by Kirby Gibbs
LUFKIN, TX (KTRE) - Drugs can kill... its lesson one East Texas family is learning after the death of a loved one. Trey Morgan, died last week at the at the hands of drugs. He was driving under the influence when his vehicle hit a tree and caught fire. Now relatives are reaching out to others who share Trey's problem and want help.
We've shown you the faces of meth and how drugs can affect you and loved ones, but there's a face of a person whose life was shattered by drugs that's closer to home.
In a written statement, close friend Melanie Pina told KTRE, "Trey was a great person and friend. He was the sweetest person I had ever met. He would do anything for any one at any time and it did not matter what it was. He loved kids and my kids loved him. He would play and joke with us all. He always had a smile on his face and good words to say. Trey was a great friend and he really is a great loss to us all".
But Trey also had a problem.
"It doesn't mean they're not good people when they're using. About 77% of the people who are addicted or chemically dependent work at a job. They are usually successful taxpayers in the community, but they're beginning to change and you can see those changes" says Phyllis Grandgeorge, the Executive Director of the Alcohol and Drug Abuse Council.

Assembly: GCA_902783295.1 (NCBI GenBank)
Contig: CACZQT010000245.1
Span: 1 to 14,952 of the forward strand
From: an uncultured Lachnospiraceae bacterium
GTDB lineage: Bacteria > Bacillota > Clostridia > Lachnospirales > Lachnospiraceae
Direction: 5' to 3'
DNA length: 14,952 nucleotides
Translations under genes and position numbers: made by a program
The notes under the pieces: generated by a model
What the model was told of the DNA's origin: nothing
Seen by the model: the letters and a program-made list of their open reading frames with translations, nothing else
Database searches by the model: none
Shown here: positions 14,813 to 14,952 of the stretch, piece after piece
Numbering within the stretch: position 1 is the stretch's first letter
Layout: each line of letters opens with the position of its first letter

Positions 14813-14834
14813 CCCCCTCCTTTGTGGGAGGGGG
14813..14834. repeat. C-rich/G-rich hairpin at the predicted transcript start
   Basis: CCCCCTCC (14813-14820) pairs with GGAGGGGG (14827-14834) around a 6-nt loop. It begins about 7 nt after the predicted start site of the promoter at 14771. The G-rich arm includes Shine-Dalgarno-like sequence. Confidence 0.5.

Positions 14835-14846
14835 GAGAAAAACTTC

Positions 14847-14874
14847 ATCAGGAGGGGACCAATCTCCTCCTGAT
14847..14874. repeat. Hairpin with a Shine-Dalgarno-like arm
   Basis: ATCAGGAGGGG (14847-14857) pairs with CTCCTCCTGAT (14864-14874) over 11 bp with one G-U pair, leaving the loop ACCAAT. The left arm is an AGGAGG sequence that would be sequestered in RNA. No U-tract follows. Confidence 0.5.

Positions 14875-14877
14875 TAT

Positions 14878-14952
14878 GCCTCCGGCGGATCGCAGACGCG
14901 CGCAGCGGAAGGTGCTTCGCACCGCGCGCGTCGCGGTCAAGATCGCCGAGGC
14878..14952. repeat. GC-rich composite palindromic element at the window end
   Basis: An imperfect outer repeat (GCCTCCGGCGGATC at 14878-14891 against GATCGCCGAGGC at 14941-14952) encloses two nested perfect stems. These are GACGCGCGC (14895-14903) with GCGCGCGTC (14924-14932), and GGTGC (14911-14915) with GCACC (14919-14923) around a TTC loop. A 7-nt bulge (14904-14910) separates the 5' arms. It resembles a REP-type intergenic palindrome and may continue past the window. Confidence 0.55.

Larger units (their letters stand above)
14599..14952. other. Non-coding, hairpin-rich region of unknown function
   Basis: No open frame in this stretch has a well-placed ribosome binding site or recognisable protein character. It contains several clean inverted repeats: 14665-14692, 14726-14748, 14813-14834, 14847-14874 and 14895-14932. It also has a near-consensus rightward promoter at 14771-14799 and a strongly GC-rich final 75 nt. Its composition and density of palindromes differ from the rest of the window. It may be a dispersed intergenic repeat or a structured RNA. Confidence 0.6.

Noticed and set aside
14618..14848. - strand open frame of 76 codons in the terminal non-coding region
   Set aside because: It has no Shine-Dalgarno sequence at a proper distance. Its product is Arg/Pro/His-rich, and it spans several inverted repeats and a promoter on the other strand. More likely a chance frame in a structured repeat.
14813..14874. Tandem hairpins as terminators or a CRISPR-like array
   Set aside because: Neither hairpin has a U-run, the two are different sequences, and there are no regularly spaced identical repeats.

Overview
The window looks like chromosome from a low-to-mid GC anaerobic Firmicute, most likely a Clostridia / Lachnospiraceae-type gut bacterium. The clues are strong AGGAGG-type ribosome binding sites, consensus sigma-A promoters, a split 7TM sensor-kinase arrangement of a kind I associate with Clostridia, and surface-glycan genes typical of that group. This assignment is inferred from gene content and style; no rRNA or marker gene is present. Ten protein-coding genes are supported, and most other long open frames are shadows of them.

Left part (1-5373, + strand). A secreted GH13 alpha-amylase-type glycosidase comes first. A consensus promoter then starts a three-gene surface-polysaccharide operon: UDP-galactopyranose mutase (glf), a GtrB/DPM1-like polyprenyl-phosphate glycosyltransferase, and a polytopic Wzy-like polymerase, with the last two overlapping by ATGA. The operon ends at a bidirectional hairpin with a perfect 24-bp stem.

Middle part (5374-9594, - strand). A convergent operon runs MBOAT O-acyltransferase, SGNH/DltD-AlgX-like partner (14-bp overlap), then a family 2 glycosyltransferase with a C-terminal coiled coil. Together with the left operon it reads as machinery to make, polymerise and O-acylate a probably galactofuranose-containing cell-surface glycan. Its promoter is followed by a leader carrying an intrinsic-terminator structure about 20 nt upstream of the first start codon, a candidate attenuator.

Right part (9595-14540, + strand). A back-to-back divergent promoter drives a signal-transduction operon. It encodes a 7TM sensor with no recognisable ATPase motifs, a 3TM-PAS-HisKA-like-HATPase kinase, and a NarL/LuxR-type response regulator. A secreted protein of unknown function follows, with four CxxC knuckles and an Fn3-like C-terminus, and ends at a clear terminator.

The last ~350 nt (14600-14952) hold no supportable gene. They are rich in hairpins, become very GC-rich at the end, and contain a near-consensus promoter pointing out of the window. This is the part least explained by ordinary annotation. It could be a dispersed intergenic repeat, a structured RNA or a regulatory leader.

According to Trey's family, he had a night job to try to keep his mind off drugs, but realizing he couldn't fight his problem alone, he sought out the police department for help. For Trey, however, help didn't come fast enough.
"I know the jails face that on a daily basis where people will go and they want to get in jail or be locked up so they're not using", says Grandgeorge. "Jails just don't have the capacity to do that because their job is to lock up criminals and keep people safe".
Police often refer those that want help to the Alcohol and Drug Abuse Council of Deep East Texas. They have a 24 hour 7 days a week hotline people can call if they need help fast.
Counselors say early intervention is key to saving your loved one's life and recognizing the signs of drug dependency is equally as important. According to Grandgeorge, if you notice changes in your loved one's behavior, including irritability; significant change in his outside appearance; bloodshot eyes; if they are tired all the time or never tired; or even if they're friends change, begin gathering information for that individual. Many times intervening calmly with information is more successful than approaching him aggressively and demanding them to quit drugs.